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Totally Off Topic > US Election results positive for LGBT Rights.

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message 1: by Kaje (last edited Nov 08, 2012 07:45AM) (new)

Kaje Harper | 14472 comments I wanted to post something here to celebrate the fact that so many LGBT-positive results happened in this round of elections. We really are at a watershed in this country I believe, going in just ten years from having 55% opposed to gay marriage and 35% in favor to passing three gay marriage amendments by popular vote on Tuesday.

With a nod to Thorny for totally ripping off his list because I'm lazy, here are some of the wins:

As a nation, we re-elected the President who stood up in his first term in office, before running for re-election, and said gay and lesbian Americans should have the right to marry the person they love.

In Wisconsin, Tammy Baldwin became the first openly gay person to be elected to the U.S. Senate, and openly gay small business owner Mark Pocan will fill Baldwin’s vacated seat in Congress.

In California, Mark Takano (a teacher!) became the first openly gay Asian-American in Congress.

In Rhode Island, openly gay congressman David Cicilline was reelected, as was Jared Polis of Colorado.

In New York, Sean Patrick Maloney became that state’s first openly gay person elected to Congress.

In Arizona, Kyrsten Sinema could become the first openly bisexual woman elected to Congress when the results are finally tallied.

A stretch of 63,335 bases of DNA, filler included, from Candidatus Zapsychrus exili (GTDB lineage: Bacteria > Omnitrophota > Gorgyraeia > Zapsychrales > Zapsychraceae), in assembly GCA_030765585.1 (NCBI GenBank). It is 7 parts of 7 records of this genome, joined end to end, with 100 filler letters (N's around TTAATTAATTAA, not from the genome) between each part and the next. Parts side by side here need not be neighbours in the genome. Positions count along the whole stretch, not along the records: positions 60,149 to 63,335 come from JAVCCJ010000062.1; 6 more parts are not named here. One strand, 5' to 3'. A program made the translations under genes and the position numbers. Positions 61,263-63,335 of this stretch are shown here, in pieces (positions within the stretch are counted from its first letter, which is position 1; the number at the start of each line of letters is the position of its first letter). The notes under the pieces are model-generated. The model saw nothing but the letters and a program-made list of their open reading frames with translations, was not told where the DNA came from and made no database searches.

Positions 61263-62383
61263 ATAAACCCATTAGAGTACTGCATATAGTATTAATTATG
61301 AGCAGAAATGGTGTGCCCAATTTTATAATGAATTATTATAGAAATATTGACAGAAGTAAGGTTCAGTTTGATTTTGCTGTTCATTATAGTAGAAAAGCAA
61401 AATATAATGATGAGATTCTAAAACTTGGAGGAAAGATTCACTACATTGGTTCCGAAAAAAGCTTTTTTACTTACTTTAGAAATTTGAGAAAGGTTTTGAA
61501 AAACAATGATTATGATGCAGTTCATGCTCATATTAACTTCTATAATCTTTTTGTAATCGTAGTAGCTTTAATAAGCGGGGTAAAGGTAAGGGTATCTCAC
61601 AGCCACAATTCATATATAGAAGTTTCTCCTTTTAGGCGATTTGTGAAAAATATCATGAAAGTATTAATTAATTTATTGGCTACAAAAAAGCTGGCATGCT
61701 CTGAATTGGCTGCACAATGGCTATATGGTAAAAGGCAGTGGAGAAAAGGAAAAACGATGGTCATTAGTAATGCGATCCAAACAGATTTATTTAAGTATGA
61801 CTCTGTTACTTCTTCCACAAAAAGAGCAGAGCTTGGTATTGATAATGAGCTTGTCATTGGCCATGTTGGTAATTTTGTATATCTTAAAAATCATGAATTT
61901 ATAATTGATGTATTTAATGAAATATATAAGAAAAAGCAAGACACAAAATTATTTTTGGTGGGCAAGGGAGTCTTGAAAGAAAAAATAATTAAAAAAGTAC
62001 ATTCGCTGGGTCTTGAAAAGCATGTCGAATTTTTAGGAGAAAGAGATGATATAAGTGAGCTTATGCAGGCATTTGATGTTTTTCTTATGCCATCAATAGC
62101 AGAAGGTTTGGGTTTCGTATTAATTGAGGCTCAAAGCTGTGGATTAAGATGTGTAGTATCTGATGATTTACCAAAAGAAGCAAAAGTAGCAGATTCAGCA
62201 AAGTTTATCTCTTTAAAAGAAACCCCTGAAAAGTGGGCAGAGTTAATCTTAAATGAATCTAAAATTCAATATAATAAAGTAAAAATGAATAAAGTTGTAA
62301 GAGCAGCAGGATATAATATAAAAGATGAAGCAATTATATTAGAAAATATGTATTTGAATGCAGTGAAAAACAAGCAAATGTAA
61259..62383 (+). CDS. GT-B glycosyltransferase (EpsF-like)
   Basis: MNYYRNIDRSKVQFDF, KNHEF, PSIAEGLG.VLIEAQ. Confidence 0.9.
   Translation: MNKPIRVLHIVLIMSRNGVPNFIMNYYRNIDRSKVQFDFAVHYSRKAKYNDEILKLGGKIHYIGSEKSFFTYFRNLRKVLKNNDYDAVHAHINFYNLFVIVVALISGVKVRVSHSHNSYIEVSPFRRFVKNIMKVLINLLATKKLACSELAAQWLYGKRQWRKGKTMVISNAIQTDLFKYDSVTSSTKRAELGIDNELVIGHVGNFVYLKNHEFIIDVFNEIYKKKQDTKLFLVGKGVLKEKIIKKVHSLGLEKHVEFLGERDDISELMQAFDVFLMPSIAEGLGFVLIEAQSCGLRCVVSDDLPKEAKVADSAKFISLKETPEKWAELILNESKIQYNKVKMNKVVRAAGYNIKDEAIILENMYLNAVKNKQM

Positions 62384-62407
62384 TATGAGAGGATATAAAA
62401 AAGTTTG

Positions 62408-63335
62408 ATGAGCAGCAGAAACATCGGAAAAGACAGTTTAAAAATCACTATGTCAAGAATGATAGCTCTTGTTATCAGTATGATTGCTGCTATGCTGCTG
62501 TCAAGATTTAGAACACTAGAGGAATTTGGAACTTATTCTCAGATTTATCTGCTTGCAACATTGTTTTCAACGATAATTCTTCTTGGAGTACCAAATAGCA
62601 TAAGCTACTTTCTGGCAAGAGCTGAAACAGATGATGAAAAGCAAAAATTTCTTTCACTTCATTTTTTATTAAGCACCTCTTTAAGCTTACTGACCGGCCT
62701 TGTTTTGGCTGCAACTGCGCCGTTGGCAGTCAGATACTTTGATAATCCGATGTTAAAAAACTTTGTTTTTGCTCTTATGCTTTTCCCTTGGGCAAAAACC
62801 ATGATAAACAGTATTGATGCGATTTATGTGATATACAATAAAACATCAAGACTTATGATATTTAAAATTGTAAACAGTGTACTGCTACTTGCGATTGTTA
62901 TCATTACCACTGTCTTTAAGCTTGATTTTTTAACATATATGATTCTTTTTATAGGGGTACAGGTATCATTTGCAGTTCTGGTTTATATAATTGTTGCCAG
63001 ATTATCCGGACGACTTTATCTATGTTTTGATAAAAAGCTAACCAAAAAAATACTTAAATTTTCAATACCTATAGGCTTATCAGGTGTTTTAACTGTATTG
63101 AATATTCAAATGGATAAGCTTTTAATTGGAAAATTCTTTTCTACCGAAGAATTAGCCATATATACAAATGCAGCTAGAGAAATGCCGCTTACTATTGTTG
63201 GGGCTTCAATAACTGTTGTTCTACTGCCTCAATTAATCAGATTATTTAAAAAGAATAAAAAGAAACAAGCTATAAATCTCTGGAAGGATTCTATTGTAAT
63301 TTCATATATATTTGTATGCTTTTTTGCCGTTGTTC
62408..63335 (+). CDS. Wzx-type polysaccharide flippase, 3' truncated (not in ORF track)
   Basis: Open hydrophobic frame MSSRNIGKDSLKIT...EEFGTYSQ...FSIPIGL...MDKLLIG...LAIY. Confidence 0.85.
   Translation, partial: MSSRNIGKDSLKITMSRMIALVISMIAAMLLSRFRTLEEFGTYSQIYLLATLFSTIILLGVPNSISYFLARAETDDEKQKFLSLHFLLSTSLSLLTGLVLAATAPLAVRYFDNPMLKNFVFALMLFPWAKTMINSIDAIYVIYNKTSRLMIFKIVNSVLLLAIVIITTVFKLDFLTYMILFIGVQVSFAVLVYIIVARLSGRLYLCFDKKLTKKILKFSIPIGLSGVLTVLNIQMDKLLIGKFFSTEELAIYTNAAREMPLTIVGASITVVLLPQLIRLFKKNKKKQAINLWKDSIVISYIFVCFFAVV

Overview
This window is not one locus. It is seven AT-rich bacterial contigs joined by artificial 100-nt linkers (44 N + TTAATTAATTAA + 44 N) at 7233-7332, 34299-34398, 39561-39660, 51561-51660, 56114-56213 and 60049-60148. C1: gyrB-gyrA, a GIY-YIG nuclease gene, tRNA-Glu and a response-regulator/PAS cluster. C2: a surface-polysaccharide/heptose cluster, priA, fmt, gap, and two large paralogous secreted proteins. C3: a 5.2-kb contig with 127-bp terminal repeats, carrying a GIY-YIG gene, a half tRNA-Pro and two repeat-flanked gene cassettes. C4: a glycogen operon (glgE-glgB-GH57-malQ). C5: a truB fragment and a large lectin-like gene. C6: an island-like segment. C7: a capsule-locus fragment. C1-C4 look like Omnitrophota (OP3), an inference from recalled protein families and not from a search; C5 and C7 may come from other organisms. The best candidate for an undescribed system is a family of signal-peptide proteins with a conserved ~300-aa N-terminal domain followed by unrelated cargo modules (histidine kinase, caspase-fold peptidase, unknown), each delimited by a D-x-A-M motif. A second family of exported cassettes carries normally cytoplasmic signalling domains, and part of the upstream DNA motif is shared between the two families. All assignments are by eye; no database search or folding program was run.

In Minnesota, voters defeated an anti-gay marriage measure - the first state to say NO to the one-man-one-woman definition of marriage in a popular vote.

In Maine, Maryland, and Washington state, for the first time in the history of the United States the voters — not judges or a legislature — legalized gay marriage.

message 2: by BJ (new)

BJ (heresjohnny) | 381 comments Maybe we should get Obama and our PM Gillard over here to shack up for a bit... talk some sense into her. Australia is so far behind...

message 3: by Susan65 (new)

Susan65 Proud to be a Marylander.

message 4: by Caroline (new)

Caroline Brand (Caroline210570) | 2 comments Best news :-)

message 5: by Rach. (last edited Nov 09, 2012 03:43AM) (new)

Rach. S | 1728 comments BJ wrote: "Maybe we should get Obama and our PM Gillard over here to shack up for a bit... talk some sense into her. Australia is so far behind..."

Yeah except Obama is kinda sexy hot and Gillard.....hmmm...ummm...well...not so much. Pretty typical of the average Australian really hahaha ;) jks

message 6: by Rach. (last edited Nov 09, 2012 03:42AM) (new)

Rach. S | 1728 comments But seriously, Yaaaaaay! Go America!! (some bits of anyway) :D

message 7: by Torsten (new)

Torsten (Khasra) | 501 comments BJ wrote: "Maybe we should get Obama and our PM Gillard over here to shack up for a bit... talk some sense into her. Australia is so far behind..."

It's not just Australia falling behind.
We do currently have civil partnerships in Germany with all the obligations and almost none of the rights of married people.

message 8: by K (new)

K (K-polipetl) | 4090 comments We too have civil partnerships, which do give same sex couples pretty much the same rights as married couples (whether they be married in church or in a registry office ceremony)